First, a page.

New Health Ministry report warns: Drug company donations raise conflict concerns
The national health insurance law requires health-related donations to be reported; donors are not required to detail the sums they contributed or the purpose.
A Health Ministry report on drug companies’ donations to hundreds of medical institutions and organizations raises concerns about conflicts of interests. The ties between the companies and the institutions could affect drug prescriptions, and could also influence recommendations made by the committee in charge of adding new drugs to the “health basket” of state-subsidized medical services.
“The larger a drug company’s sales are, the stronger its ties with medical institutions such as health maintenance organizations and the greater the company’s ability to donate to more institutions,” a drug company official said.
All medical institutions, including hospitals, HMOs and the Health Ministry, received money from drug companies, said the report, which listed contributions in 2010.
MSD Israel, a subsidiary of Merck, donated money to 65 medical institutions and groups, the report said. MSD markets Gardasil vaccine against cervical cancer, the Januvia treatment for diabetes, Posallan for arthritis, Ezetrol to reduce bad cholesterol in the blood, and RotaTeq vaccine for babies, which last year won a Health Ministry tender to become the rota virus vaccine administered in well-baby clinics.
Roche and Abbott Laboratories donated to 56 medical institutions each, Teva to 53, Schering-Plough to 49, Ferring to 46, Bayer to 42, Neopharm and Neopharm Medical Equipment to 42 and Sanofi-Aventis to 39.
Most of the donations are presumably intended to advance research, help finance medical periodicals and set up booths at medical conferences.
Nevertheless, the report raises concerns about the possible ties being formed between the HMOs and the donor companies, especially since the HMOs’ representatives are members of the committee that recommends new additions to the health basket.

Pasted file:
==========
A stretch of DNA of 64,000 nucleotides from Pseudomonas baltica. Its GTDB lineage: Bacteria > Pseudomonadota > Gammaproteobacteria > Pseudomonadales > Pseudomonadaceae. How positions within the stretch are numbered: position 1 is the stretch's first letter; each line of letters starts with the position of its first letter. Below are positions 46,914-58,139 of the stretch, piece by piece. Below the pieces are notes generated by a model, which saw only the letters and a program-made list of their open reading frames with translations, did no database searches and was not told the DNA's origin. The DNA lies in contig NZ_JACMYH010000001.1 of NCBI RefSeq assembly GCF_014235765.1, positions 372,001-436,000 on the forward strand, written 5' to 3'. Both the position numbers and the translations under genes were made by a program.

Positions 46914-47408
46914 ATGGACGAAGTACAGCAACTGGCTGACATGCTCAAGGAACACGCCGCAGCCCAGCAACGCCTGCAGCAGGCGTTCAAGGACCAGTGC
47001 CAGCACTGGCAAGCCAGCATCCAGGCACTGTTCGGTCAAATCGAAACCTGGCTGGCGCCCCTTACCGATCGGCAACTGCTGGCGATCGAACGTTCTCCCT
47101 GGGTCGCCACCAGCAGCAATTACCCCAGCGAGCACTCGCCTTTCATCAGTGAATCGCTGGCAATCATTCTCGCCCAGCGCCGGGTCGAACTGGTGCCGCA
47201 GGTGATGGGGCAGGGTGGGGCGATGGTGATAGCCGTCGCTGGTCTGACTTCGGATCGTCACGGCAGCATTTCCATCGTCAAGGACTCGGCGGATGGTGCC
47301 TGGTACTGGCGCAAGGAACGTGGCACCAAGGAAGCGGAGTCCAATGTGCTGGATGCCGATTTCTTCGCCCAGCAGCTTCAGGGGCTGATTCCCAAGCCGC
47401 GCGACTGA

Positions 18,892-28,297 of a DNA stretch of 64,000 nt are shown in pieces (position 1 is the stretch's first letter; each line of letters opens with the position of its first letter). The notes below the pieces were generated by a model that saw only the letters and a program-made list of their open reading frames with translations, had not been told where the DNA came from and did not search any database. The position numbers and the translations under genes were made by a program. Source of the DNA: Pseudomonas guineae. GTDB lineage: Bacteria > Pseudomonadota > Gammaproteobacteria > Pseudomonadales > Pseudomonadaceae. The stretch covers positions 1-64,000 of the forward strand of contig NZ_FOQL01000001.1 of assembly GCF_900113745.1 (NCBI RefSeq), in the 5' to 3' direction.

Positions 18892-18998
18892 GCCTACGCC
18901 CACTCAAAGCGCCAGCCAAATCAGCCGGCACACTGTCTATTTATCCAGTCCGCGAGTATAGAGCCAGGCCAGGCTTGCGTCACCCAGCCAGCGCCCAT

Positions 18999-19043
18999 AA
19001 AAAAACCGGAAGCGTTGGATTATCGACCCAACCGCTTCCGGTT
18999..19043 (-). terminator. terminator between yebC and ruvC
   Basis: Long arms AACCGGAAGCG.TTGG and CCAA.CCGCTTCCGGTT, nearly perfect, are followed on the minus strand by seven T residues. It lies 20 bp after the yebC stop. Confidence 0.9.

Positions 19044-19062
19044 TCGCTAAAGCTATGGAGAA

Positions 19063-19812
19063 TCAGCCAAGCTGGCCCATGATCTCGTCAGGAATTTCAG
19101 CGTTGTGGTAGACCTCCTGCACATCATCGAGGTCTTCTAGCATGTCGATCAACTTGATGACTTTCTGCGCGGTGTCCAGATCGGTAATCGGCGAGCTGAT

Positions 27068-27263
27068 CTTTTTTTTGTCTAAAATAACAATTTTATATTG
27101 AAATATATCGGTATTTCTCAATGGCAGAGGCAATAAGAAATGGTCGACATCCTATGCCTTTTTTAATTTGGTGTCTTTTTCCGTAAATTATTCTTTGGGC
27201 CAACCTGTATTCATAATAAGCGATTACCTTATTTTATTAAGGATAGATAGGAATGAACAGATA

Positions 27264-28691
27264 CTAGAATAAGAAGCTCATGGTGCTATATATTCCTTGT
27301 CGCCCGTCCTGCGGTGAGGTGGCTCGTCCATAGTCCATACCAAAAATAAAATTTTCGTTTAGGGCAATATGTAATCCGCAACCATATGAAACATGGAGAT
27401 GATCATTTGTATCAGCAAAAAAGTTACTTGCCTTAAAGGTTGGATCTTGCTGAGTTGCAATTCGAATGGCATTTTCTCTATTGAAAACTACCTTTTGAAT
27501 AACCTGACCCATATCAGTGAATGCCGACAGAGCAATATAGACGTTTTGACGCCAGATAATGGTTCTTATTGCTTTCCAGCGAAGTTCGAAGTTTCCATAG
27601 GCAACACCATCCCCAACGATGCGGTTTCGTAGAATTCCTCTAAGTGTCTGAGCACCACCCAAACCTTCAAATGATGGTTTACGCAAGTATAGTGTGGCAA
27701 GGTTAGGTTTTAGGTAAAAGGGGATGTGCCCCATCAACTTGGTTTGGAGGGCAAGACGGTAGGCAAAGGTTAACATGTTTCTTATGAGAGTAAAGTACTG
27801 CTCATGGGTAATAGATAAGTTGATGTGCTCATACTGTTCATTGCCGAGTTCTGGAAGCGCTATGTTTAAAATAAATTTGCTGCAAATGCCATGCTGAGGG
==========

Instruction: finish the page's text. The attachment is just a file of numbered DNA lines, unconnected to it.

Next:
These concerns are strengthened by the fact that HMOs sometimes instruct doctors and pharmacies to prescribe specific drugs when several different treatments are available.
Clalit HMO received contributions from 11 drug companies, Maccabi from eight, Leumit from four and Meuhedet from three. The Health Ministry received one donation from Schering-Plough in 2010.
TheMarker reported last month that the leading companies in drug sales to HMOs in 2010 were Roche (NIS 534.1 million), Teva (NIS 450.5 million), Novartis (NIS 373.8 million), MSD (NIS 352 million) and Pfizer (NIS 313 million).
The Health Ministry report also exposed the ties between patients’ organizations, which lobby to get various drugs added to the health basket every year, and the drug companies that support them.
Teva donated to 36 patient organizations’ in 2010. Pfizer donated to 18 and MSD to 17.
The national health insurance law requires health-related donations to be reported. But this provision, which came into effect three years ago, applies only to the donors, not the recipients. Moreover, donors are not required to detail the sums they contributed or the purpose of the gifts.
“We welcome any process that would increase transparency in the ties between drug companies and doctors,” said Prof. Avinoam Reches, who chairs the IMA’s ethics committee.